Monday, September 27, 2010

An Opportunity to Really Improve Public Education

The new documentary movie on public education in the U.S., Waiting For Superman, is seen by many educators as inaccurate in many of its assumptions about the problems and possible solutions for education. (See the article in the Washington Post pointing out  inaccuracies in Superman)The biggest legitimate criticism of the documentary is that it incorrectly seems to offer charter schools as a magic solution to all the ills of public education. I believe that if we allow politicians and education policy makers to swallow this blatant misconception whole, public education could suffer irreparable harm. In addition, the recent "discovery" by the media that approximately one third of all U.S. students do not graduate from high school and that a relatively small percentage of our students pursue higher education, have combined with the hype over the Superman documentary to make education reform a bigger issue than ever before. The NBC networks are devoting this entire week to special news programs titled Education Nation promoting various ideas about improving our schools. With all this attention, education reform is going to happen for better or for worse whether educators are involved or not.

Both the federal government and state legislatures seem ready to adopt massive reforms which include major expansions of charter school programs whether proven or untested, a major overhaul to firing procedures for teachers and principals, and changes that put even more emphasis on student test scores.

Almost everything about public education is under attack. Some believe our colleges of education have been made irrelevant by the introduction of Teach for America wiz kids from Harvard and other high status universities who are moving into teaching positions with barely 6 weeks of education training and who quickly move on to manage charter schools. (The truth is that most of these young people quit teaching before their 2 year commitment expires) Others advocate for the abolition of all teacher tenure, with establishment of instant firing power in the hands of school principals who themselves would be subject to dismissal based on student scores. In addition, our State Department of Education is pushing for site based budgeting on the theory that if principals get more flexibility in budgeting they can produce better results in student test scores.

While we all can agree that there are many pitfalls to this latest education reform movement, educators would be well advised to try to chanel this increased public awareness to make real improvements in public education. First of all we need to make sure that the truth about public education is told and acted upon rationally. For example, it needs to be pointed out that the biggest advances in school performance in the past several years in Louisiana have occurred in traditional public schools (see my analyisis and letter to BESE comparing regular public schools to the Recovery District) run under the direction of experienced superintendents and governed by local school boards. It has also been shown that in almost all public schools, students who are serious about and engaged in their education are succeeding no matter what public school they attend. The top U.S. students are quite competitive with the top students from other industrialized countries. Teachers who seem to be failures when they teach in high poverty schools somehow miraculously become great teachers when they move to schools serving more advantaged students.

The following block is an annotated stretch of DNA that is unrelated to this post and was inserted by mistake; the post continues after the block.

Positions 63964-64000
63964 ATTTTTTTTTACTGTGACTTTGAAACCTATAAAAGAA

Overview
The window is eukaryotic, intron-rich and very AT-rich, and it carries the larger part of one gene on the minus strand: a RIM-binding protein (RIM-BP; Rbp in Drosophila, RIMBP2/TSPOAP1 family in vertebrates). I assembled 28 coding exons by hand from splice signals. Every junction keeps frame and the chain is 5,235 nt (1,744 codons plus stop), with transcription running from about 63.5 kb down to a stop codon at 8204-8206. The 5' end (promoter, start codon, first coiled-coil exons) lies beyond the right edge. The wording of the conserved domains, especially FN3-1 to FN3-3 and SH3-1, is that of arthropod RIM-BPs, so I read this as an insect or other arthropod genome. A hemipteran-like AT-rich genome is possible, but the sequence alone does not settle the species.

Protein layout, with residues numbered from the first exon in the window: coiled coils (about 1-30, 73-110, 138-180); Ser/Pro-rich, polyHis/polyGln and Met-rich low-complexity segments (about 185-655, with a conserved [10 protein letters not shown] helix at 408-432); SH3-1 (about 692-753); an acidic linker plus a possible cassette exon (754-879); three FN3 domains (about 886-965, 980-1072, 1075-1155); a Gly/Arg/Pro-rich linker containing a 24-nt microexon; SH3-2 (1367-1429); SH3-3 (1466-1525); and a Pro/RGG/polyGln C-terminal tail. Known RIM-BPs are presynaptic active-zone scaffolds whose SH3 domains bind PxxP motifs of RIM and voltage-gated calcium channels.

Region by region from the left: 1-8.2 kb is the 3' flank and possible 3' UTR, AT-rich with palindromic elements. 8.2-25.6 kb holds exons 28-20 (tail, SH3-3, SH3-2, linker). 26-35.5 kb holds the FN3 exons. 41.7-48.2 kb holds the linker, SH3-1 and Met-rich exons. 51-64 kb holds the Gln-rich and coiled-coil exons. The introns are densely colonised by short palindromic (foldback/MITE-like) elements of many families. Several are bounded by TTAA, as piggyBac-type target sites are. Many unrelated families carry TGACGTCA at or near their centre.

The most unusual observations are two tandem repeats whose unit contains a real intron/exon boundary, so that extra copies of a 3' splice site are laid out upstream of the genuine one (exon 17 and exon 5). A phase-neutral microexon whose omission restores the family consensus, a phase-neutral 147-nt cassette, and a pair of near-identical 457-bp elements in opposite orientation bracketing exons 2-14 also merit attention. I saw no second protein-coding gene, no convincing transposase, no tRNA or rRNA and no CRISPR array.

The truth is that the main reason for failing schools is that we have failing communities both urban and rural where children are not prepared for school with the proper guidance and motivation from a healthy home environment. I have yet to see convincing evidence that schools can compensate for lack of positive parental support. Many of the schools serving impoverished or crime and drug affected communities also experience problems with class disruptions caused by unruly students. School principals and even classroom teachers must be given the authority to remove disruptive students from the regular classroom when they are interfering with the educational process. Like it or not, we must invest the necessary resources to prevent a few students from denying a good educational environment to the students who want to learn.

In summary, we can beat up on teachers and principals who are assigned to struggling schools until they are convinced to change to another profession or we can give them the support and even financial rewards for the extra work that is needed in difficult schools. If we really care about improving student performance we need longer school days and a longer school year. But most of all, we need to have parents become more accountable for the positive educational involvement of their children. No teacher can effectively teach students who skip school or who show up without sufficient sleep or who never read a book or who never do homework. It is up to the true practitioners of education to set the record straight and demand that everyone be accountable for education. Educators must utilize the increased awareness of education issues in our country to inform the public about what reforms would really make a positive difference in our schools. We must then take the lead with concrete proposals to make those necessary reforms.

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